How the African Union-U.S. partnership is making a difference

African Union soldier wearing green beret, carrying grenade launcher (© AP Images)
The U.S. and African Union work together to rapidly deploy peacekeepers to respond to emerging conflicts. (© AP Images)

The African Union called for “solidarity, Pan-Africanism, self-reliance and independence for a United Africa” in opening its 27th summit, which runs July 10–18 in Kigali, Rwanda.

The African Union, currently consisting of 54 countries in Africa, has from its start in 1999 had the support of the United States.

“In the face of threats, Africa — and the African Union — has shown leadership,” President Obama said in July 2015, when he became the first U.S. president to address the organization.

Since 2005, the Africa Contingency Operations Training and Assistance program of the State Department has trained more than 296,811 peacekeepers. These peacekeeping troops are only deployed by a sovereign national decision from a partner country to contribute forces under a U.N., AU or regional organization mandate.

The U.S. has:

• Obligated more than $842 million in funds to support the African Union Mission in Somalia and its troop contributors with equipment, logistics, advisory support and training to counter al-Shabaab terrorism and create further opportunity for political progress.

• Committed $100 million in support for the African Union’s mission to prevent further ethnic violence in the Central African Republic and to restore stability.

• Supported the African Union’s work to develop peacekeeping solutions run by Africans for Africans that can sustain themselves into the future as effective alternatives to U.N. operations.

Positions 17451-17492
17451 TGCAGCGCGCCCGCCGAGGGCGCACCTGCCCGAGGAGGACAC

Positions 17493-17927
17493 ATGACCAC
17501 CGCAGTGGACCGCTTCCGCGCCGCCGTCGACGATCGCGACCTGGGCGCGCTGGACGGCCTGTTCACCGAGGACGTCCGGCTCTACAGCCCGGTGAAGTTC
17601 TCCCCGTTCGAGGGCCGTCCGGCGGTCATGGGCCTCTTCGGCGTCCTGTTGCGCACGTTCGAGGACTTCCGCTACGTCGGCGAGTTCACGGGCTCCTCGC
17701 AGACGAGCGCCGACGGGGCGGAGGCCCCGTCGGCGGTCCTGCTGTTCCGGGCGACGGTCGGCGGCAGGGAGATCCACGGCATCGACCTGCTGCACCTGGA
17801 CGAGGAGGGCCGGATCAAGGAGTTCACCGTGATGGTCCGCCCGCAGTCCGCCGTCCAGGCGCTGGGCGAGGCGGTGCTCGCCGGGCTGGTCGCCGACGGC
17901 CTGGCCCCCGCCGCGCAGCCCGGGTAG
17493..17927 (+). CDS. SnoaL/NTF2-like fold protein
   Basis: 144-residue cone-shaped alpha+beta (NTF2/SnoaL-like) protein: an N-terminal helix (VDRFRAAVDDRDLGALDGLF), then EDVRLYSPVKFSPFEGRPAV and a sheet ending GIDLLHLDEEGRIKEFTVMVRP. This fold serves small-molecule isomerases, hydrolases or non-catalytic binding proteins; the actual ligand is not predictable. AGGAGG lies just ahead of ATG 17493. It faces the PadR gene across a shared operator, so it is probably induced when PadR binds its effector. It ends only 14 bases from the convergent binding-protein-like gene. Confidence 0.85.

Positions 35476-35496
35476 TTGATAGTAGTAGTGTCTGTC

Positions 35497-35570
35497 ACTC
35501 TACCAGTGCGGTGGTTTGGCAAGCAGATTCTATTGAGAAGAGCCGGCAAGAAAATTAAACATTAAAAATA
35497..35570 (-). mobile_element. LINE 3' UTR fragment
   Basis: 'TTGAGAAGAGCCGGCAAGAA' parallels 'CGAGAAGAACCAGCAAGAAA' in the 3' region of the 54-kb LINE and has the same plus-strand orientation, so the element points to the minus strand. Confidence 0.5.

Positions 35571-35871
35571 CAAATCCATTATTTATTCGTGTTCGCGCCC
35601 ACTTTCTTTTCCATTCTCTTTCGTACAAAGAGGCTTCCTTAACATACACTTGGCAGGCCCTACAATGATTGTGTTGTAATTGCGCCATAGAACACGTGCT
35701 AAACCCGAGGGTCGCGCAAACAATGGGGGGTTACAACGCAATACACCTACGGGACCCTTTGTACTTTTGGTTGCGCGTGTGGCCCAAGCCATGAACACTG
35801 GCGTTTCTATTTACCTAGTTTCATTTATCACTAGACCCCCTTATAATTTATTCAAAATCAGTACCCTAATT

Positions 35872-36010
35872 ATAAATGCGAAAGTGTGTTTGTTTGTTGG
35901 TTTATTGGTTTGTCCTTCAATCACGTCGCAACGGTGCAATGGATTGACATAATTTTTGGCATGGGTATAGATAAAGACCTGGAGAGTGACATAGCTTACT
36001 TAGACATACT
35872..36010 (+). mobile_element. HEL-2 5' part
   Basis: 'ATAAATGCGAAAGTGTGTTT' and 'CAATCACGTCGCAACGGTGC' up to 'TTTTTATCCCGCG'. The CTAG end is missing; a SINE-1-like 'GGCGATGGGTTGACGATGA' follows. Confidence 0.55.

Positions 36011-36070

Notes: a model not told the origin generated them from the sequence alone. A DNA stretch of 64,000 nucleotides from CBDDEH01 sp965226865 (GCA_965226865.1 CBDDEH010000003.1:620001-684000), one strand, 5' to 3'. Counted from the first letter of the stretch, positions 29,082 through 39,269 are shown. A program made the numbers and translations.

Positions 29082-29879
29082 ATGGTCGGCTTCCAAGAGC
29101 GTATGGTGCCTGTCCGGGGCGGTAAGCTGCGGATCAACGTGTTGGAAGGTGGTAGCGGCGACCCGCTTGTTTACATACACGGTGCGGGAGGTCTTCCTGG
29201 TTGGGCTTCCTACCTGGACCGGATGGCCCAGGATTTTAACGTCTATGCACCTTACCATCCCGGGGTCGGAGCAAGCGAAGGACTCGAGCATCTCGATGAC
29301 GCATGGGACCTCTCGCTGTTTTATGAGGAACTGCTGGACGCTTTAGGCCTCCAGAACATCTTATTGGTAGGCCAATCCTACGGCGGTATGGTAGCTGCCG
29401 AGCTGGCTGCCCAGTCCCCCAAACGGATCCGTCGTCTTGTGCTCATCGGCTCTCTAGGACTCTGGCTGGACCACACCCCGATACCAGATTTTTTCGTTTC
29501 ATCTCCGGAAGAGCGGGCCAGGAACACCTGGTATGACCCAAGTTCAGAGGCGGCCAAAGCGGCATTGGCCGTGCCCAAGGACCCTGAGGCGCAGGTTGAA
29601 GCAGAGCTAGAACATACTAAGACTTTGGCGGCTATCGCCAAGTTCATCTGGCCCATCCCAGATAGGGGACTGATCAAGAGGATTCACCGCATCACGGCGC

During the 2014 U.S.-Africa Leaders Summit, President Obama announced the African Peacekeeping Rapid Response Partnership to bolster the rapid-response capabilities of six initial African partners: Ethiopia, Ghana, Rwanda, Senegal, Tanzania and Uganda. The partnership will provide a three- to five-year injection of resources to build capabilities in these countries for rapid-response peacekeeping.

U.S. support focuses primarily on enabling African peacekeepers to contribute to peace operations mandated by the United Nations, the African Union or a regional organization such as the Economic Community of West African States.

Key to this effort is the African Standby Force, an international, continental African and multidisciplinary peacekeeping force consisting of a military, police and civilian corps. It is authorized to intervene in one of the Union’s member states in “grave circumstances,” such as war crimes, genocide and crimes against humanity.

Much of this support is implemented by the Africa Contingency Operations Training and Assistance program, as well as by the United States Africa Command.

Assistance provided by both organizations is funded primarily through the Global Peace Operations Initiative. The aim is to help partner countries in Africa increase their readiness to carry out peace operations needed today, with minimal international assistance.

“As Africa stands against terror and conflict … the United States stands with you,” Obama told the African Union last year. “With training and support, we’re helping African forces grow stronger.”